A story of a community supported barista

Monday February 28, 2011 // By Kari Guddeck

If you’re a follower of the United States Barista Competition (or of this blog), then you’re probably aware of the restructuring that took place for the 2011 season.  Ten regions were combined down to 6 and entry fees for competitors were increased (from $50 to $150 BGA member, $195 SCAA member, or $300 non-member).  Although there has been some grumbling about fee increases and certain states getting the cold shoulder (Colorado, for example, had become the unofficial hub of the now retired Mountain Region, but is now part of the South West Region, which includes the ‘big gun’ of CA), I think that most folks would agree that changes needed to be made.  The Specialty Coffee Association of America estimated that the cost of competitions was averaging around $500/competitor, and that cost is sure to increase as the events become more popular and more involved to put on.  Where does that leave your neighborhood barista who lives far from the competition venue and depends upon tips to make a living?  Enter Josh Taves and the community.


Josh Taves

Josh Taves was a competitor in the 2010 Mountain Regional Barista Competition and missed making it into the final by 10 points.  Josh is a volunteer barista at Everyday Joe’s (a non-profit café in Fort Collins), works as head barista at Little Bird Bakery, has his own consulting business on the side (Northern Colorado Barista Training), and attends CSU full time.  Take it from me; this guy is passionate about coffee.  Too bad passion alone won’t pay for a trip to Hollywood, CA to compete in the SWRBC.  Here’s where the community part steps in.  The fine crew at Everyday Joe’s made it their mission to send Josh to CA, and enthusiastically stepped up as his sponsor.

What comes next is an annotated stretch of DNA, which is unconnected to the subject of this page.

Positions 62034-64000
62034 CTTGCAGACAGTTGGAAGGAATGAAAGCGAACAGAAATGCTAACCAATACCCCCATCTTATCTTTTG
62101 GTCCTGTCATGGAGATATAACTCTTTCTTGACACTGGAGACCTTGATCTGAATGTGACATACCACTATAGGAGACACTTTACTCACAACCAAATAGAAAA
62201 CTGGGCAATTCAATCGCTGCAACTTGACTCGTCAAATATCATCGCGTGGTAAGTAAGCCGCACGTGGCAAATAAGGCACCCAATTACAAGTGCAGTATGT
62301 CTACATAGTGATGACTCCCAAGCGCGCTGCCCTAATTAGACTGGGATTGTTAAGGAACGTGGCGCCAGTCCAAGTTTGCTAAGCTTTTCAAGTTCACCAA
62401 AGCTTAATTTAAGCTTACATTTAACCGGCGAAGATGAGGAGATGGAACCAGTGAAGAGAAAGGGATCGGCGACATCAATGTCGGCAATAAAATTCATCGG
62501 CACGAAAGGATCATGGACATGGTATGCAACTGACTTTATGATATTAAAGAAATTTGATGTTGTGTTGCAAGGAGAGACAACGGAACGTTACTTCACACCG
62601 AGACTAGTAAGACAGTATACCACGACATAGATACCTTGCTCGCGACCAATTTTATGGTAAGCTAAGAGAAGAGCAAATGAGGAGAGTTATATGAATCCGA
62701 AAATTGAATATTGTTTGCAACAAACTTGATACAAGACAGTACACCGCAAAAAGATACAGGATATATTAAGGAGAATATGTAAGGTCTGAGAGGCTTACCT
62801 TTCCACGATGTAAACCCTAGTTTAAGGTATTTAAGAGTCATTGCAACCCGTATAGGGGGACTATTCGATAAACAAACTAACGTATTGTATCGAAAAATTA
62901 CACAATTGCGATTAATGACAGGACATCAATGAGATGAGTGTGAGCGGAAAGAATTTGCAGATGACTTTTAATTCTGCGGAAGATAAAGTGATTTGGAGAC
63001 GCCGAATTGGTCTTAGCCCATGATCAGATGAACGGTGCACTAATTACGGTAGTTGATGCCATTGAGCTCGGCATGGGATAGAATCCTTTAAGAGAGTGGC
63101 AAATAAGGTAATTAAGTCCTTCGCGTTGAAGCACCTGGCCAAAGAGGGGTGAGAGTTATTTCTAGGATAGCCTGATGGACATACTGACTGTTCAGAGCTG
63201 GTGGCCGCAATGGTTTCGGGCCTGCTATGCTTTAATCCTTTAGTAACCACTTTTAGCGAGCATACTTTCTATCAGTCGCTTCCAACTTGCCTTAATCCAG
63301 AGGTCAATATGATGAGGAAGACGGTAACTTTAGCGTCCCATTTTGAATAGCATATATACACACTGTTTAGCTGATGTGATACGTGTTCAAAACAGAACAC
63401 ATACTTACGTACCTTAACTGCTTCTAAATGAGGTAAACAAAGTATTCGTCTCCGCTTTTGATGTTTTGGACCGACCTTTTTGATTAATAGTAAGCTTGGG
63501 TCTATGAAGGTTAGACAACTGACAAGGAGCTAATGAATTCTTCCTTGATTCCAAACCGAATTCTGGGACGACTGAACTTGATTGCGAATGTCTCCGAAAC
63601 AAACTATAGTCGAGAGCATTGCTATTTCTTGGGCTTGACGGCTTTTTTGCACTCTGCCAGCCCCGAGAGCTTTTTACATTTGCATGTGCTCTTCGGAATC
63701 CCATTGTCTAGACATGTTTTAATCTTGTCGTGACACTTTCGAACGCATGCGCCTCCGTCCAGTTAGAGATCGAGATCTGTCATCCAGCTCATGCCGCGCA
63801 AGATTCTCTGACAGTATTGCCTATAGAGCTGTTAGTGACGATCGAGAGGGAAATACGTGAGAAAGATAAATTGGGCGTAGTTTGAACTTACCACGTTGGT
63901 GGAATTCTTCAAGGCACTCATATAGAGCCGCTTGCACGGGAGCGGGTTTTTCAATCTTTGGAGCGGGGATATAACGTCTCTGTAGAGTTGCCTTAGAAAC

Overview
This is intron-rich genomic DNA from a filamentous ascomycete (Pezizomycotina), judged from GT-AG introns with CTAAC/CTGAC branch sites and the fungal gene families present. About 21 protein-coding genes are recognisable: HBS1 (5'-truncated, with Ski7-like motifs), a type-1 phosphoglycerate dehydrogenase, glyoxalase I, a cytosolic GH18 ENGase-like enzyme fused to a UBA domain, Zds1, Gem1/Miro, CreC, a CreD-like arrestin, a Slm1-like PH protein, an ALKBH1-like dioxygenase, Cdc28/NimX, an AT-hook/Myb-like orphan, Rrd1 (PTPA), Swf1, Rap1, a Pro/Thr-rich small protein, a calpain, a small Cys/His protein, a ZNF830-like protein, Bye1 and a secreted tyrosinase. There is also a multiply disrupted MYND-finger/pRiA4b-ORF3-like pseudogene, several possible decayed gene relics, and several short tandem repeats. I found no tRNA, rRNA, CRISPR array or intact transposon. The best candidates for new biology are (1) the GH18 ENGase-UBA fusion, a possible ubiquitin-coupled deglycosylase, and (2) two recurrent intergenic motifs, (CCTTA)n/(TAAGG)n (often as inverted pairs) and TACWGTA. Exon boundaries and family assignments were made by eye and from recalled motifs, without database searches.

Joe’s (as it’s lovingly called) proceeded to:  lend their store and espresso machine for after hours practice, pay the entry fee, promote ‘the cause’ via social media sites, work with their roaster to donate coffee, involve and educate the general public about Josh’s goal, and recruit the help of other coffee industry peeps in the area (including Barista Pro Shop).  This is just one example of a localized coffee community stepping up to support a barista on their path to competition; I’m sure there are others across the country.  My thought is that these incidents will become more widespread as the new USBC structure sets in as reality, and I think it’s just what the specialty coffee industry doctor ordered.  The competitions should serve as a way of designating the best of the best baristas and a worthy ambassador, but in doing so should also act as a vehicle for educating communities about coffee excellence, professionalism, and passion.  

 Taves mock competition

Everyday Joe’s did a great job of including the community, not just treating them as spectators.  There really was an emphasis on involving everyone and getting people to take ownership of Josh’s trek to the SWRBC .  For example, I and several others served as judges for Josh’s mock presentations.  The last of these was done on Sunday morning, and I’m happy to report that Josh (rocking a brown shirt and red suspenders) has come a long way!  It’s personally been an awesome experience to watch his routine take shape and become increasingly polished.  I for one feel emotionally invested in Josh’s pursuit of the SWRBC championship and give much kudos and thanks to Mr. Taves and the folks at Everyday Joe’s for including me and others in the community in their efforts.  Good luck and have fun, Josh!

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